Shearing Day Down on the Farm
BY ALLISON T.WILLIAMS
The alpacas are getting a buzz job, and everyone's invited to watch.
The fur will be flying this weekend at Cornerstone Farm from 9 a.m. to noon Saturday when shearer Jamie Jones- one of just a handful of professional shearers in the country - and his clippers hit the Windsor alpaca farm to give the fuzzy, docile creatures their annual cuts.
Jones, in the county for just one day, will be shaving the rich fiber off more than three dozen alpacas, from all three county alpaca farms, that day. The other farms participating in shearing day are Woodland Trail Farm and Courthouse Pastures, owned by Joe and Kathy D'Andria and Al and Virginia Dillon respectively.
"It's going to be a lot of fun and very educational," said Chris Wingard. She and her husband, Daren, and their 8-year-old twins, Katie and Josh, began their farming venture with three alpacas on their 60-acre farm on Spivey Town Road in 2004; today, the family has 16 animals, with two babies on the way.
"We're doing this primarily to introduce alpacas to the public."
Alpacas- which belong to the camel and llama families - are still considered relatively unusual in the United States, Wingard said. There are only 150 alpaca farms in Virginia, with most of the larger ones in the Shenandoah Valley and Leesburg areas.
Chris Wingard said she fell in love with the alpacas after seeing them at Chesapeake Heritage Festival several years ago. After a couple of years of researching the business, the Wingards took their first plunge into farming.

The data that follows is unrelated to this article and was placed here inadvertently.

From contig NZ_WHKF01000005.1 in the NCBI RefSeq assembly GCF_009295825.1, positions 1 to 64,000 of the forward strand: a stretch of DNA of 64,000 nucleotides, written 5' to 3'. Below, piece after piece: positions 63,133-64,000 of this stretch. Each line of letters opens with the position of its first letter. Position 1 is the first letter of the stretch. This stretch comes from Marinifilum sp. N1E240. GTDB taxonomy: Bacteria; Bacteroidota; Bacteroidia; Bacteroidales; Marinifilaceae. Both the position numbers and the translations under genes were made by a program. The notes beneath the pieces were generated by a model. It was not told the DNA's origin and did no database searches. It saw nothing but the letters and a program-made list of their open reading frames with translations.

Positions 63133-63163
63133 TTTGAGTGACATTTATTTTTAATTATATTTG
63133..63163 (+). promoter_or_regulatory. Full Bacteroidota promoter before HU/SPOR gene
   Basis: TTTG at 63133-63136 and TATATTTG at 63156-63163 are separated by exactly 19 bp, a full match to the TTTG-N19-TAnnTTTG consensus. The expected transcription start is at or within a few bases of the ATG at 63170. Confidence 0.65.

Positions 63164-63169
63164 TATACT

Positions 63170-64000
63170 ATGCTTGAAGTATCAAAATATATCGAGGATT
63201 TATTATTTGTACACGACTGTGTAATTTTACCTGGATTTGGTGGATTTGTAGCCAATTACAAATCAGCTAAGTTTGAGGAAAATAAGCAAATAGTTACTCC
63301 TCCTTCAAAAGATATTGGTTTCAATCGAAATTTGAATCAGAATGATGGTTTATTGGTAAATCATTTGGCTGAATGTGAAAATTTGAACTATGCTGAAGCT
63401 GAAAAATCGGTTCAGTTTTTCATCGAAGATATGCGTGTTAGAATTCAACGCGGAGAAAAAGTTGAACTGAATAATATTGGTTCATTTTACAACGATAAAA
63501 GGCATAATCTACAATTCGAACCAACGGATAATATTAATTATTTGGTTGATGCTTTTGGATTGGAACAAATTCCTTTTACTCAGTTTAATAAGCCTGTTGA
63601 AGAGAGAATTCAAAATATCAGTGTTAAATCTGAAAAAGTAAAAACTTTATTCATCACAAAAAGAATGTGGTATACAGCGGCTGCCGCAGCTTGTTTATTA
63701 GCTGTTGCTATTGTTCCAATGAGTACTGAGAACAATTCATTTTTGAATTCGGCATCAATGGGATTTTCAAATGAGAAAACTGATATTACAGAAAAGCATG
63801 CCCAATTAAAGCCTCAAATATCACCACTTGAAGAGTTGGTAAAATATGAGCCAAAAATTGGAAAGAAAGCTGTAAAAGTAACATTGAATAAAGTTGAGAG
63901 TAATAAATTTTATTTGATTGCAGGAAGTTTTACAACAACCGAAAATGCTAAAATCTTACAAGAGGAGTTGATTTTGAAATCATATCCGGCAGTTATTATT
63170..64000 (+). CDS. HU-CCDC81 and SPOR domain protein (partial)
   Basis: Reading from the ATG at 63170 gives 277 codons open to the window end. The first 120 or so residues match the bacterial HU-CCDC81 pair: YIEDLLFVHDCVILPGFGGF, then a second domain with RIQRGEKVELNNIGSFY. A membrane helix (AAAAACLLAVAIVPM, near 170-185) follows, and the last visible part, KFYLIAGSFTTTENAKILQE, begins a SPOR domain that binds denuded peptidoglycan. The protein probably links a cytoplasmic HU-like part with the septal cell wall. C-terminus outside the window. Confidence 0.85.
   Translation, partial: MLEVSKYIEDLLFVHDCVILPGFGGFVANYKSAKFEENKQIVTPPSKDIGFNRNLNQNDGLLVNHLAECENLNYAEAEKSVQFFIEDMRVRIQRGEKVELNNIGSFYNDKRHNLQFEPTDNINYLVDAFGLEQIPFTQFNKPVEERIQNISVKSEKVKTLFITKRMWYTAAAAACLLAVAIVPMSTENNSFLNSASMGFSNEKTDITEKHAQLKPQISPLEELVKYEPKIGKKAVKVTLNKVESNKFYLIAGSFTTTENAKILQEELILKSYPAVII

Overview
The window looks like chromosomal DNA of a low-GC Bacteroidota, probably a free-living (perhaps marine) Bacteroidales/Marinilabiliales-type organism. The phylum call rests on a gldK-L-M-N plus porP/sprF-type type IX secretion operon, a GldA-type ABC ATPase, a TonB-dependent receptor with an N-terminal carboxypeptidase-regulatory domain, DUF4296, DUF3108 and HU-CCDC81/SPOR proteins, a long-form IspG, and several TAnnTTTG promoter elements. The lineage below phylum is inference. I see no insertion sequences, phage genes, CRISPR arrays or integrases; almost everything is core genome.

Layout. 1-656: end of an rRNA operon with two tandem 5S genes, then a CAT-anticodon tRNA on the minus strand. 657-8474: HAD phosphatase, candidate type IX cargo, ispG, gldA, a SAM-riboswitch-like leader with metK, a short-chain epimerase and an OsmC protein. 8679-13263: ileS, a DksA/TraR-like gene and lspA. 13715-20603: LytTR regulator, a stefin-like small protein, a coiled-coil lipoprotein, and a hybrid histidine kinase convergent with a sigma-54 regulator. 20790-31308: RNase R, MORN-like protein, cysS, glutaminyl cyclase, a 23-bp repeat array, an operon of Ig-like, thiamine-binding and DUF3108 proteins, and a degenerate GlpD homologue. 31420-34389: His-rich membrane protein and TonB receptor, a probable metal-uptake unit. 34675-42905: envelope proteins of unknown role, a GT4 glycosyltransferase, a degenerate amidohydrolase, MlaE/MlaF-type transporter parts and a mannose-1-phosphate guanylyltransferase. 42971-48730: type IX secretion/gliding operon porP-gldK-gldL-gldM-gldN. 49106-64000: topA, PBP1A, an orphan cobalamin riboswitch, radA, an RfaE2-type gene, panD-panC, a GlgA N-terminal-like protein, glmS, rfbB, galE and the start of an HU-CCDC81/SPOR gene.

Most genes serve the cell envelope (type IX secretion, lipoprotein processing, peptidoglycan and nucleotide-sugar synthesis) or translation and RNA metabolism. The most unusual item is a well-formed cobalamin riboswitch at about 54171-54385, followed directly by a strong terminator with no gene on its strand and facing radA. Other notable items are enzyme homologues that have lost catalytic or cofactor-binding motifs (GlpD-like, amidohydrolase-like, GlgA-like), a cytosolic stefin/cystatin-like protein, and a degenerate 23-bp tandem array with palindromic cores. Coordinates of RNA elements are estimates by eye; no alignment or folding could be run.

"It was a dream come true for me," said Chris, who said she always wanted to live on a farm as a child.
It's grown into a family business for the stay at home mother and her family. Both kids are homeschooled and spend time every day working with their alpaca clan; Daren, a Virginia Beach doctor, spent his recent Friday - and many a weekend recently - working on the barn and network of fenced-in pastures of the animals.
Even Chris' parents, who moved to Isle of Wight within the past year or so, have jumped in on the farm, Wingard said. Her father, Guy Bennett, helps out daily on the farm; her mother, Louise, has used the fleece sheared off Cornerstone's alpacas to make mittens, hats and other items that will be for sale on Saturday.
The shearer will take about five pounds of the crimpy, thick fleece off each alpaca - which ultimately should generate enough revenue to pay the animal's expenses for a year, Wingard said. It will take the shearer just about 20 minutes to shave each animal's winter coat.
The fleece will be bagged and labeled with each animal's name, then sent to a textile mill in Georgia to be spun into yarn, she said. It will come back as skeins - which will also be labeled with the animal's names - that will be sold as yarn or used to make clothes, blankets, and the like.
"Alpaca fiber has such great potentail," Wingard said. "It's soft as cashmere. The fiber is stronger, warmer and softer than lamb's wool and it's hypoallergenic.
"We're hoping to really develop the alpaca wool textile industry but for now, the money is in the breeding."
Raising alpacas can be a costly venture; pregnant female alpacas can sell for upwards of $30,000, she said.
For more information about shearing day, call Wingard at 651-6335.
-Allison T. Williams may be reached at 357-3288 or at firstname.lastname@example.org